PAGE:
BIG-HEARTED taxi drivers have offered to take a young leukaemia patient on a rare trip to the seaside before he undergoes an experimental bone marrow transplant.
The Edinburgh Taxi Trade Outing has been running since 1947, to treat children with special needs or debilitating conditions who might never have the chance to enjoy a day out otherwise.
After reading about Kai Laidlaw’s plight in the Evening News, organisers were moved to act and have offered to take the brave youngster on their annual trip to the seaside.
The two-year-old has been in hospital constantly since he was diagnosed with an aggressive form of blood cancer – known as infant acute lymphoblastic leukaemia – in September 2013.
In March his family was given the heartbreaking news that he had just a few months to live.
But parents Pam Neilson, 38, and Calvin Laidlaw, 49, are refusing to give up on their son and are hoping to take him to London’s Great Ormond Street Hospital for an experimental bone marrow transplant.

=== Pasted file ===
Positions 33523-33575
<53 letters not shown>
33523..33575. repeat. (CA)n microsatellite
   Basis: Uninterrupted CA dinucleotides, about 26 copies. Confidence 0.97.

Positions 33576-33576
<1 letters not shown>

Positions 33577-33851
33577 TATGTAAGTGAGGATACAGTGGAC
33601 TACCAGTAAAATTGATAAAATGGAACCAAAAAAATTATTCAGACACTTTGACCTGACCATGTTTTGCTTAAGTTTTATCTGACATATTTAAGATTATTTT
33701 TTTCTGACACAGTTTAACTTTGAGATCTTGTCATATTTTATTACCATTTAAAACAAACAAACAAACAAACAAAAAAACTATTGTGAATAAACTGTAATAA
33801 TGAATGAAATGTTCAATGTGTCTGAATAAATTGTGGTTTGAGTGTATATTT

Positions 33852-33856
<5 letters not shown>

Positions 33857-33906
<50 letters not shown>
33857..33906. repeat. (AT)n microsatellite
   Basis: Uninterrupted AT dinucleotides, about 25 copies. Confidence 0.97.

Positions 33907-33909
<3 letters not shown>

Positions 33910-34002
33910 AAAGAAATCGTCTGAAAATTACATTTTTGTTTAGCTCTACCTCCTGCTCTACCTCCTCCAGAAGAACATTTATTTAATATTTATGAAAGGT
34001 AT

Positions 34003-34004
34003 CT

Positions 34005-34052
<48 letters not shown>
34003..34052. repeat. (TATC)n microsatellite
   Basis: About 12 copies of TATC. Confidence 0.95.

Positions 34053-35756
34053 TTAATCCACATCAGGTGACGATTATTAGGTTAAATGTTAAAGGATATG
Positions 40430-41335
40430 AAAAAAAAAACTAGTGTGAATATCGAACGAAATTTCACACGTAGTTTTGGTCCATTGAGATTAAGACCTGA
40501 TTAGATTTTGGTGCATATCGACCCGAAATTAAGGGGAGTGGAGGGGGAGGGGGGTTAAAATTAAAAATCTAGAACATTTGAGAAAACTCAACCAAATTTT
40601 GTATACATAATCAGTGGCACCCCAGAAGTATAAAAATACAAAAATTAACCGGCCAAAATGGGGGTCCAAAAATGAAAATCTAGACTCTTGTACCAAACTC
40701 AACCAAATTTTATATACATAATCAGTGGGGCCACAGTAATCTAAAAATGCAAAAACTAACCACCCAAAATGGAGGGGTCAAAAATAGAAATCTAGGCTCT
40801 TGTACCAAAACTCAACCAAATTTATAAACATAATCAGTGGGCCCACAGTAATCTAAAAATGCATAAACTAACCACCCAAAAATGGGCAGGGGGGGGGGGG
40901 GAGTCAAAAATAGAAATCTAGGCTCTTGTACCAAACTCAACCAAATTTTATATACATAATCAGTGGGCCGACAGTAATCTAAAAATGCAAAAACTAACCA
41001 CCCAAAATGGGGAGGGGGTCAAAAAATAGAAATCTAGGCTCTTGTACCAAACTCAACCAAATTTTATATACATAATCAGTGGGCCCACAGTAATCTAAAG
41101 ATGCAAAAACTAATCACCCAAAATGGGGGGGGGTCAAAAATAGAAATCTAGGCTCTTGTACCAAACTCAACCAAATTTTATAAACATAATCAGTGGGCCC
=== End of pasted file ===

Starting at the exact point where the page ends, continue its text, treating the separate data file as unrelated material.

We want to try to help out if we can. We really hope Kai gets the treatment he needsKeith Bell
Keith Bell, secretary of the taxi outing committee, said: “Back in the late 1940s it was common to keep special needs children hidden away and out of sight because society didn’t view these children as something which should be celebrated.
“Any child who attends a special primary school is eligible. However, we do occasionally make exceptions for younger children facing terminal illness like Kai.
“We want to try to help out if we can. We really hope it is not terminal and he gets the treatment he needs.
“If we can give him a day out and another one next year and another one the year after then that would be great.”
A convoy of gaudily decorated vehicles will whizz around 150 young passengers away to Yellowcraigs, in East Lothian, on June 9 for an afternoon of pony rides, funfairs and magic.
The procession will stop off at Murrayfield Stadium, where Lord Provost Donald Wilson will judge the best fancy dress costumes and the most fantastically decorated cabs.
Kai’s mum Pam, who lives in Leith, said she was overwhelmed by the offer.
Pam added: “People are just so kind. It’s been amazing how generous people can be.”
She is still waiting to hear whether Kai is able to have the surgery in July.